Open Screen Projects – some fiddly differences
I haven’t added any new features to the latest (version 0.3.6) update to MadComponents – my focus has been ubiquitous performance on all devices.
(Please download the .apk demo if you have an Android phone, and leave a comment, and let me know how it performs on your device).
With this version, my focus has been to smooth over the differences on different platforms. One problem is that an AIR app on the iPhone doesn’t necessarily behave the same as the same app on Android.
Scaling the content to compensate for high pixel density on some mobile devices is relatively straightforward. MadComponents was designed assuming a pre-retina iPhone density of 132 dpi. So there is an algorithm within MadComponents that automatically scales its content on any device with a resolution (Capabilities.screenDPI) greater than 160 – to ensure a similar experience and similar size buttons, etc, on different screens.
The Android Virtual Keyboard Problem
If you set keyboard focus to a TextField (under program control), on an iPhone, this will cause the virtual keyboard to pop-up. On an Android phone, nothing will happen. The textfield will focus – you just won’t be able to type text into it.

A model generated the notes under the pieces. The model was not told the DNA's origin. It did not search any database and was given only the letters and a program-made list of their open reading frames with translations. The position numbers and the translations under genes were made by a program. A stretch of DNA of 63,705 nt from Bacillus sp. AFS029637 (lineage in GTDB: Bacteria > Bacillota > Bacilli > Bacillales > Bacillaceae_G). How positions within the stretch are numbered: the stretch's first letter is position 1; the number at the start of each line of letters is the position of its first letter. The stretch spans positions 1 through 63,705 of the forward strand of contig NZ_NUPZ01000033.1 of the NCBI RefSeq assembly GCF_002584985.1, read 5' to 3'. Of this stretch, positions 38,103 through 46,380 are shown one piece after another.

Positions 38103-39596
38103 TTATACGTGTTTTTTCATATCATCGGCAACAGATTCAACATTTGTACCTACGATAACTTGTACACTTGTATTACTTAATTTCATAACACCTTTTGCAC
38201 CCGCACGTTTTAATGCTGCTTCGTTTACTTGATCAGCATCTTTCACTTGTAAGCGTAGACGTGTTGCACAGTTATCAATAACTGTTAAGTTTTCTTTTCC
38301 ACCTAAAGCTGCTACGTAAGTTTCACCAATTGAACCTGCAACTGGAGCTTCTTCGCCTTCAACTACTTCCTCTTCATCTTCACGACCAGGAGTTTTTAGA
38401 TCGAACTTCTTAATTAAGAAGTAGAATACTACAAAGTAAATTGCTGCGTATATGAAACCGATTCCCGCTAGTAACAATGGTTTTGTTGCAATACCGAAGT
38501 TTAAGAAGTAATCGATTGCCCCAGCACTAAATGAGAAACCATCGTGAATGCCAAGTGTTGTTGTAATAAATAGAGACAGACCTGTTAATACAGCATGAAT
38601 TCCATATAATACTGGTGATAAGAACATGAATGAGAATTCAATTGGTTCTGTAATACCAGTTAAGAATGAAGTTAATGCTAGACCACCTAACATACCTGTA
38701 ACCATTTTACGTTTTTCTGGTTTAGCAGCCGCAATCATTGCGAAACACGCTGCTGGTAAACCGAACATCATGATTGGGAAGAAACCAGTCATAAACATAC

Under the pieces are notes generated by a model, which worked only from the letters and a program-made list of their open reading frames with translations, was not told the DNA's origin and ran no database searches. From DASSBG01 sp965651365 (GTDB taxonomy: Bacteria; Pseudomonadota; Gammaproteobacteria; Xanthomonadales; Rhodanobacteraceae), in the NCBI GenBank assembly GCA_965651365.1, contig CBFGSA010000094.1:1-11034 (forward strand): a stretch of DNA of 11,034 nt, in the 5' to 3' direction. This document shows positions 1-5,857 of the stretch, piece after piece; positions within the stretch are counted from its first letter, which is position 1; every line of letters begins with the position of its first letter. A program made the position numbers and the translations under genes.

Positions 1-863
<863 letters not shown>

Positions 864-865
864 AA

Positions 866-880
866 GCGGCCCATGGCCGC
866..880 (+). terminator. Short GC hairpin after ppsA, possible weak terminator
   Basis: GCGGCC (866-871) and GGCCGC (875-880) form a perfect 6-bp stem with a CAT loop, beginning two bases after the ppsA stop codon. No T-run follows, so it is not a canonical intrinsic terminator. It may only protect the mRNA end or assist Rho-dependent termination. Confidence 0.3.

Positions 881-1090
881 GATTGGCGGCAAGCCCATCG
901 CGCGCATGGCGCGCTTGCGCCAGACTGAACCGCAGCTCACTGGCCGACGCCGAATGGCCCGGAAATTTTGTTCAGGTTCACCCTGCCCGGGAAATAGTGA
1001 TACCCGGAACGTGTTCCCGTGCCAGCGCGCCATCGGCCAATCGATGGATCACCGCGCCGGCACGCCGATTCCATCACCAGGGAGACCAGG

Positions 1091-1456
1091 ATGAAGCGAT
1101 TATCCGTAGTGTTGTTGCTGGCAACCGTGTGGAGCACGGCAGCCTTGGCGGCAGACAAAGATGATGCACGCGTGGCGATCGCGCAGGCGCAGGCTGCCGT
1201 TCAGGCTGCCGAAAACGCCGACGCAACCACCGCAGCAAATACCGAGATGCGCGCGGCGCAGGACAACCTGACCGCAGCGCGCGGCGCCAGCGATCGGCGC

In fact, the only way to invoke the virtual keyboard on an Android phone (running an AIR app) is to tap your finger on it.
This poses a problem for creating a mobile interface. For any component (textfield, button, etc.) within a scrolling container – when you tap on the screen it might mean a tap. But it might be a scroll gesture.
Previous versions of MadComponents would set mouseEnabled to false, and intercept mouse clicks and gestures to determine whether a click was really a click, or a scroll. But obviously that didn’t work for Android phones – so version 0.3.6 has a work-around that ensures input TextFields are not input disabled.
Am I running on a mobile? or a desktop?
There are two common techniques to determine the screen size.
window size = ( stage.stageWidth , stage.stageHeight )
screen size = ( Capabilities.screenResolutionX, Capabilities.screenResolutionY )
In the browser, or on the desktop, we can use the first technique to determine window size, whereas on a mobile device, this value is unreliable when the app first starts up. So we use the second technique (because the screen size is the window size on a mobile device).
The problem is determining whether we’re running on the desktop, or the mobile device. Capabilities.playerType won’t tell us. Capabilities.os may give a clue.
Then there’s Device Central in Flash CS5. How do we determine the screen size of the simulated device? Neither technique yields this value. I’ve Googled other people asking the same question, but no answer. If anyone knows how to do this please leave a comment below.